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Five ethical trends to befriend in 2021

From the race to net zero to the push for boardroom diversity, this is what investors should watch out for as we head into the new year
Five ethical trends  to befriend in 2021
  • The transition to net zero is “the greatest commercial opportunity of our age"
  • UK consumer spending on ethical products and services has risen almost fourfold versus two decades ago

As climate change has rocketed up the agenda, it has sparked a green investment boom this year. The iShares Global Clean Energy ETF (US:ICLN) – which tracks major renewable energy companies around the world – has surged from around $8 at its ‘Corona crunch’ low to over $23 now. Investors looking to capitalise on the transition to a low-carbon economy are increasingly realising that they can align their portfolios with their values without sacrificing financial returns. 

We’ve picked out some key ethical trends that are worth befriending as we head into the new year.


1. The race to net zero 

The transition to net zero is “the greatest commercial opportunity of our age,” says former Bank of England governor Mark Carney. As capital is reallocated towards companies helping to address this crisis, we could see a huge reshuffling of the global economy. Mr Carney says investors should ask “who is on the right and the wrong side of climate history? Which companies have momentum, and which will fall by the wayside?”

Amid falling costs and a supportive policy backdrop, the International Energy Agency (IEA) estimates that renewables will overtake coal to become the largest global source of electricity generation by 2025. For oil majors Royal Dutch Shell (RDSB) and BP (BP.), they may well regret leaving their transition efforts until now rather than following in Orsted’s (DK:ORSTED) footsteps a decade ago. The diverging share prices of the green giants and big oil reflect the changing of the guard in the energy industry.

But this is about more than wind and solar power. There is the potential of hydrogen and a tipping point is also approaching for electric vehicles as cheaper and longer-range batteries and upcoming bans on new internal combustion engines pave the way for mass adoption. This will require additional infrastructure – from charging stations to grid reinforcement – as well as the metals and minerals underpinning the entire green energy transition.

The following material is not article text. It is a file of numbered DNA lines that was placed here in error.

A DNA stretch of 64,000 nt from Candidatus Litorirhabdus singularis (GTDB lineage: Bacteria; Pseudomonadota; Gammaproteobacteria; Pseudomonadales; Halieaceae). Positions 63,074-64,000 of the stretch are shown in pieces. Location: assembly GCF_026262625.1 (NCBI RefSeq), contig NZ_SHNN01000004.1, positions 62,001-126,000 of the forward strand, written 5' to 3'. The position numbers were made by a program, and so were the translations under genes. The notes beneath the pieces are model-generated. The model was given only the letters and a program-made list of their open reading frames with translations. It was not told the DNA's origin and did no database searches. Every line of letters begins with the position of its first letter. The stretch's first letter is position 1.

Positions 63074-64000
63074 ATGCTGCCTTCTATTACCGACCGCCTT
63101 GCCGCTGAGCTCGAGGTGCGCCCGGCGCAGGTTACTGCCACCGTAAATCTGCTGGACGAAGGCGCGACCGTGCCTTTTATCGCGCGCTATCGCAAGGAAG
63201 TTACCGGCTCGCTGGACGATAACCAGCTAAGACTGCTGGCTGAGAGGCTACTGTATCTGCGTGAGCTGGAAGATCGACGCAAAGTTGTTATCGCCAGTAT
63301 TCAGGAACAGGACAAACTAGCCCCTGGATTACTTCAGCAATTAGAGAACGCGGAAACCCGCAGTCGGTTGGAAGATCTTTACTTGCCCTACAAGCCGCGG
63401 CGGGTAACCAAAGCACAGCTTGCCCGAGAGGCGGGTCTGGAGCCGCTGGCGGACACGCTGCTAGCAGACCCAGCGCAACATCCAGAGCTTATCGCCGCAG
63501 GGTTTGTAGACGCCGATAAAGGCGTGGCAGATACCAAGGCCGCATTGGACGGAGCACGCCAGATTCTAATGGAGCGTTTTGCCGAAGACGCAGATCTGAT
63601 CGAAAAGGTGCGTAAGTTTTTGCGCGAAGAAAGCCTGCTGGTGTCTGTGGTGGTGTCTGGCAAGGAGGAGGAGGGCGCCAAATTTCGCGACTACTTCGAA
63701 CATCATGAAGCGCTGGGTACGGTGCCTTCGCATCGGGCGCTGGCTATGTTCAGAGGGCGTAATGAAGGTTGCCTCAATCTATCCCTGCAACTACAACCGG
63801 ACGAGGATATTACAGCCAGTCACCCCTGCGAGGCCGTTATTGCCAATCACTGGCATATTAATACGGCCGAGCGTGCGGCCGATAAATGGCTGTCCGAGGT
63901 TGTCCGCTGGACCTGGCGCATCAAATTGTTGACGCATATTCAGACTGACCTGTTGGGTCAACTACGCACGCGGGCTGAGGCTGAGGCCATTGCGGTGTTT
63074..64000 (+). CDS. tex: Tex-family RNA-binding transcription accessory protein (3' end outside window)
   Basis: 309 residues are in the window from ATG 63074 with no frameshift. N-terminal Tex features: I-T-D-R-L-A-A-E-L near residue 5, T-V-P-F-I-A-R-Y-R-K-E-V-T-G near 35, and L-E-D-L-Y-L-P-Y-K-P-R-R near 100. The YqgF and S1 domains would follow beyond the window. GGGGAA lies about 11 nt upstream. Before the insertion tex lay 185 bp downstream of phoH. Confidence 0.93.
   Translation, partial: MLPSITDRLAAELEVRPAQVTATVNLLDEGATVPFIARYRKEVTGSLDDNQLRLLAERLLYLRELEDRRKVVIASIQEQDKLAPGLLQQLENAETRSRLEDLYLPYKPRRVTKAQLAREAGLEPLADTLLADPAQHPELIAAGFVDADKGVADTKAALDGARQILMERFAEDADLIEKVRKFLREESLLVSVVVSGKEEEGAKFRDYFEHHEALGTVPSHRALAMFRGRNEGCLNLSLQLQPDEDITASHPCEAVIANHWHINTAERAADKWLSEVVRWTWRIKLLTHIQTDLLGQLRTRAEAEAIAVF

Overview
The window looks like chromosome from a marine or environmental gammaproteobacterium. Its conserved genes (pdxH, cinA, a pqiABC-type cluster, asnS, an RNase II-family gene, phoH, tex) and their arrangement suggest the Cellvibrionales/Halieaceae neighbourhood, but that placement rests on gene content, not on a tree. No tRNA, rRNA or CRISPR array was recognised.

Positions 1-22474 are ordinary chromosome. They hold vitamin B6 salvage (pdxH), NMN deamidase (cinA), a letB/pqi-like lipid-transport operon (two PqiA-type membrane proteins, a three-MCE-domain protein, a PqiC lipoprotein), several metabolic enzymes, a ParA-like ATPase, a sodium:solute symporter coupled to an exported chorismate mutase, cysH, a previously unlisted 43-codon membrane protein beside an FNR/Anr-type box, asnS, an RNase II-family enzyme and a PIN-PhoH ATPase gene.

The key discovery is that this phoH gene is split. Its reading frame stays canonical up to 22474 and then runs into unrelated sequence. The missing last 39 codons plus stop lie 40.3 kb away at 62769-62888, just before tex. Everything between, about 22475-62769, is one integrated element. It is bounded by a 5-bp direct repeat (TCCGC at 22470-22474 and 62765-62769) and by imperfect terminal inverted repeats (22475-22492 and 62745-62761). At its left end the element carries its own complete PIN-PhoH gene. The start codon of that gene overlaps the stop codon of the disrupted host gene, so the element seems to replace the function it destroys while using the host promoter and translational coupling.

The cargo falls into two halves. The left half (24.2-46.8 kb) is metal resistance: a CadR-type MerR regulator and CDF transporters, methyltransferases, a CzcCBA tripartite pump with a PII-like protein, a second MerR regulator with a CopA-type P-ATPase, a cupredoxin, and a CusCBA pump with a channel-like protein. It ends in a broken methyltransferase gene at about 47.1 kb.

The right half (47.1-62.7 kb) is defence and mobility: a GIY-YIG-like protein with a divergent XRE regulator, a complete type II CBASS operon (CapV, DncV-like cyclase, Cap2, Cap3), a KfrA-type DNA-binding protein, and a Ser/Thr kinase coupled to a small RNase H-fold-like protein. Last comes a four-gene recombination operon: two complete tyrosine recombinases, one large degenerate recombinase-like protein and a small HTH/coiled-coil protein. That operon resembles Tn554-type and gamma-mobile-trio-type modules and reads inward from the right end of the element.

2. Ethical consumerism: more than a fad

Fuelled by climate change and health concerns, UK consumer spending on ethical products and services has risen almost fourfold versus two decades ago, reaching £41bn last year. 

Companies have been evolving to capitalise on consumers’ shifting attitudes. Before the pandemic spoiled the party, Greggs’ (GRG) vegan sausage roll proved a hit, piggybacking on the growing interest in veganism. As demand for plant-based proteins continues to grow, fast food giant McDonald’s (US:MCD) is set to roll out the ‘McPlant’ range in 2021, while rival Burger King launched its non-meat burger earlier this year with consumer goods giant Unilever (ULVR) as its European supplier.

Unilever aims to generate €1bn of revenue from plant-based meat and dairy alternatives over the next five to seven years, expanding ‘The Vegetarian Butcher’ business it acquired in 2018 as well as its range of vegan products from well-known brands such as Hellmann’s. But its overtures to ethical consumers extends beyond the food space. It is targeting net zero emissions by 2039, spanning from the origin of its raw materials through to the point of sale. 

Sustainable goods go hand-in-hand with sustainable packaging and that will benefit the likes of Smurfit Kappa (SKG). Feeding into the ‘circular economy’, there will be opportunities for waste management and recycling companies as well. 


3. Bonds. Green bonds. 

Green bonds are almost identical to their conventional counterparts, but the proceeds are specifically used to finance projects with an environmental benefit. As capital is raised to fund net zero plans and investors gravitate towards sustainable assets, the green bond market is soaring. According to Bloomberg New Energy Finance, over $1tn of green bonds have been issued since 2007, with $200bn in 2020 alone.